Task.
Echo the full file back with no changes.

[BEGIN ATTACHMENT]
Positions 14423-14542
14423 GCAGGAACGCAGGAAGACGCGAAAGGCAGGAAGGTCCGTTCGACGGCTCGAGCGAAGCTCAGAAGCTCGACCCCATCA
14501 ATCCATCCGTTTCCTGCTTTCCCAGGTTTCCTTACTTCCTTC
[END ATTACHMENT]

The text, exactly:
Positions 14423-14542
14423 GCAGGAACGCAGGAAGACGCGAAAGGCAGGAAGGTCCGTTCGACGGCTCGAGCGAAGCTCAGAAGCTCGACCCCATCA
14501 ATCCATCCGTTTCCTGCTTTCCCAGGTTTCCTTACTTCCTTC